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tred! And surely, the more ill savour and loathliness we can find in our bosom sins, the nearer we come to the purity of that Holy One of Israel, our Blessed Redeemer, whose style it is, Thou lo.est righteousness, and hatest wickedness ; Psalm xlv. 7. Oh, then, be we perfect, as our Father in Heaven is perfect. Cleanse your hands, ye sinners; and purge your hearts, ye double minded. What shall we say then to the disposition of those men, that can find no savour in any thing but their sins ? No morsel goes down sweetly, merrily, with them but this. Woe is me! how do they cheer themselves, with the hope of enjoying their sinful pleasures! How do they recreate themselves, with the memory of their fore-passed filthiness! how do they glory in that licerrtious liberty, which they indulge unto themselves ! how do they, even when they are grown old and past beastly action, tickle themselves with the wanton remembrances of their younger bestialities! Yea, so hath the delight in sin most woefully besotted them, that they respect not friends, estate, children, health, body, soul; in comparison of the bewitching contentment they find in their sins. Oh poor miserable souls! Oh, the wretchedest of all creatures; not men, but beasts ! Let me not seem either unmannerly or uncharitable, to speak from the mouth of God's Spirit : you know the word Canis ad vomitum ; The Dog to his vomit; The swine to its mire. And, if they will needs be dogs, how can they look for any other, but dogs' entertainment? Foris Canes; without shall be dogs : Rev. xxii. 15. But for us, Dear Christians, let me take up that obtestation of the Psalmist, Oh, all ye, that love the Lord, hate the thing which is sin ; Psalm xcvii. 10. Let us hate even the garment spotted with the flesh; yea, let us hate ourselves, that we can hate our sins no more. And if, at any time, through the frailty of our wretched nature, and the violence of temptation, we be drawn into a sinful action; yet, let us take heed of being leavened with wickedness : Purge out the old leaven ; for Christ, our passover, is sacrificed for us. (2.) Now, as sin is leaven in respect of the souring quality of it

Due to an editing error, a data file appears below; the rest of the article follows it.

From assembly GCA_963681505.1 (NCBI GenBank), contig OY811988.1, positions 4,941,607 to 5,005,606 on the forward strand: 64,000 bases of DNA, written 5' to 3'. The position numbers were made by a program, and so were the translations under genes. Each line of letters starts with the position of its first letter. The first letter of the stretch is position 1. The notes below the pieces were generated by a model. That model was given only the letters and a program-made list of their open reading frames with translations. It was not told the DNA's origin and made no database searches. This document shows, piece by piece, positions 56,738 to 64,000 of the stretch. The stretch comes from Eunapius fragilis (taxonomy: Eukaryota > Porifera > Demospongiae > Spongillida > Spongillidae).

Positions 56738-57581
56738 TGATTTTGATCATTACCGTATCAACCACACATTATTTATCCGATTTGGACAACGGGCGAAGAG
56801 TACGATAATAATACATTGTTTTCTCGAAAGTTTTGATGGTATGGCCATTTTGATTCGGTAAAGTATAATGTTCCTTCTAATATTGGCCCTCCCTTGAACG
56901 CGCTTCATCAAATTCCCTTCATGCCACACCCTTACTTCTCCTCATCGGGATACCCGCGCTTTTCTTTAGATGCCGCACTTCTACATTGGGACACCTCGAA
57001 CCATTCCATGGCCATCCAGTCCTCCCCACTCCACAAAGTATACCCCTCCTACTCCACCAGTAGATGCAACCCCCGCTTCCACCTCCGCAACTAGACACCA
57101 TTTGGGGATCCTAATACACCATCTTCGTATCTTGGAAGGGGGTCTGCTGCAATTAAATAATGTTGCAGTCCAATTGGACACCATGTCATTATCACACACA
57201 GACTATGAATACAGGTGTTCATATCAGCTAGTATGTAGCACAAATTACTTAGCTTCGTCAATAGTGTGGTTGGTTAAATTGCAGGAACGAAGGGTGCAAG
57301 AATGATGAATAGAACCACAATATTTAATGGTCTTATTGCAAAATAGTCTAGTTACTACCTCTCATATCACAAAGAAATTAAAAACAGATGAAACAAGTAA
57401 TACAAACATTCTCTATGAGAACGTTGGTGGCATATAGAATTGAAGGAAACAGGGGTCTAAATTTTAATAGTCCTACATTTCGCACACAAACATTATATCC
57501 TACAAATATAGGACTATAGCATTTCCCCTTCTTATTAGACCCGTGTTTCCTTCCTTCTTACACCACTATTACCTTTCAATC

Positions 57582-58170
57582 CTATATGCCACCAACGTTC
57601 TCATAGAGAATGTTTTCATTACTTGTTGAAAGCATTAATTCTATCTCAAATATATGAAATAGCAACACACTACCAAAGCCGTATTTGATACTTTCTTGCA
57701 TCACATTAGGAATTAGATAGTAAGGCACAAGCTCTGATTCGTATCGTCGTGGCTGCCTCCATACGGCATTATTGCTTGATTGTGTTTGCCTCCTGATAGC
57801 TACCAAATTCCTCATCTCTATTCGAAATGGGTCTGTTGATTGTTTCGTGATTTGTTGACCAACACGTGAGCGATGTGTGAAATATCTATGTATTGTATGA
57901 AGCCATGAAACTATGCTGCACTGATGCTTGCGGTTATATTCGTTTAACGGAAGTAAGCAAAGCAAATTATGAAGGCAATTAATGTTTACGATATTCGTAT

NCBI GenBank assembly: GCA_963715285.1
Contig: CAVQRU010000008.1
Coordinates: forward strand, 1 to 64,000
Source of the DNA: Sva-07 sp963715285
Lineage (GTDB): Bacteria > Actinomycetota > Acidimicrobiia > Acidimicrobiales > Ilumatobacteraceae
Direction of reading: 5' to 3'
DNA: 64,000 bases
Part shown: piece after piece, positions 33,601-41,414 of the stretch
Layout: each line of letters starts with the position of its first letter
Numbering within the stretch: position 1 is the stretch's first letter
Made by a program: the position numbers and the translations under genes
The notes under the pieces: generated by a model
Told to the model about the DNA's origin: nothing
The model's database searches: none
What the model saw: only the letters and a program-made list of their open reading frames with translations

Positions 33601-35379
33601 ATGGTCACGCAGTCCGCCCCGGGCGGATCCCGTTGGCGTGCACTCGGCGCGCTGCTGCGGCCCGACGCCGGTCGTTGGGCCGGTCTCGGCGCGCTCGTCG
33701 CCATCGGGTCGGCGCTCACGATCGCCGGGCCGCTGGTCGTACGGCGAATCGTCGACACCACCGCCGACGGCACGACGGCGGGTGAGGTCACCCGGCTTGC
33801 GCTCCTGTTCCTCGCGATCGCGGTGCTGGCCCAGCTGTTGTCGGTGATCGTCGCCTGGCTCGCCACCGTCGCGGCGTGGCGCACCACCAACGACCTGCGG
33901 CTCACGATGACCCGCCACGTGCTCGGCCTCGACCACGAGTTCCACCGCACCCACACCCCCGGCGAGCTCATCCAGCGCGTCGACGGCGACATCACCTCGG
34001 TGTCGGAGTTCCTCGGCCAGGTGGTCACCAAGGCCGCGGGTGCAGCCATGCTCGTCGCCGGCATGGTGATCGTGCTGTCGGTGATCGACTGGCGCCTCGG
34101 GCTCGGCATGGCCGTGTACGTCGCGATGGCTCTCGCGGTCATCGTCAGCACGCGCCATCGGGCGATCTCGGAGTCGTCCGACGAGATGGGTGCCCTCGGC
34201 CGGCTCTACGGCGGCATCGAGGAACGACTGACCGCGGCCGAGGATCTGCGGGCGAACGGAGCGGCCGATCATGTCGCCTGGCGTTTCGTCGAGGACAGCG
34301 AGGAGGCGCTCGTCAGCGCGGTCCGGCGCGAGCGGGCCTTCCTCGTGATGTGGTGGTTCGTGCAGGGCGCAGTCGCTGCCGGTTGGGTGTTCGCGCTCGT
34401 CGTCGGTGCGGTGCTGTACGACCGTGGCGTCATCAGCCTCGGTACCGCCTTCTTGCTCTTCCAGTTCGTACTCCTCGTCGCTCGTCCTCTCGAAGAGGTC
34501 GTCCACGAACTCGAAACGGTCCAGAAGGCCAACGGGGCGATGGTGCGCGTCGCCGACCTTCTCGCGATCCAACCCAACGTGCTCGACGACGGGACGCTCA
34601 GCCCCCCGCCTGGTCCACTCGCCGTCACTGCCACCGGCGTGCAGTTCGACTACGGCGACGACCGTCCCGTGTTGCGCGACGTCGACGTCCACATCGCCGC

, so also in respect of the Diffusive. It began with one angel, and infected legions. It began with one woman: it infected all the generation of mankind. Let it take hold of one faculty; it infecteth the whole soul and body. Let it seize upon one person a family; it corrupts the whole house. From thence it spreads over the neighbourhood; and taints whole towns, cities, regions : as it is with certain contagious diseases, that have not been bounded with mountains or seas. It is very pregnant, which St. Paul speaks of Hymeneus and Philetus, whose word, saith he, will eat as doth a canker, or a gangrene ; 2 Tim. ii. 17. Ye see how a gangrene, even from the least toe, soon strikes the heart: and the canker

, from a scarce sensible

beginning, consumes the gums, eats through the cheek, eats down the nose, and will admit of no limits, but deformity and death. Thus it is with sin,' whether intellectual or moral. Arianism began in a family; spread over the world. And Antinomianism began in one minister of this diocese, and how

much it is spread, I would rather lament, than speak. I doubt not but many of you who hear me this day have had lamentable

proofs of this truth : let there be but a drunkard or a swearer in a family, how soon hath this scabbed sheep tainted the whole flock. Grace, and godliness, is not so easily propagated : sin hath the advantage of the proclivity of our wicked nature; it hath the wind and tide both with it; goodness hath both against it : health doth not use to be taken from others; but sickness doth,

Since our wickedness is of so spreading a nature,

First, How careful should we be to prevent and resist the very first beginnings of sin! It is a thousand times more easy, to keep the flood-gates shut; than to drain the lower grounds, when they are once overflown.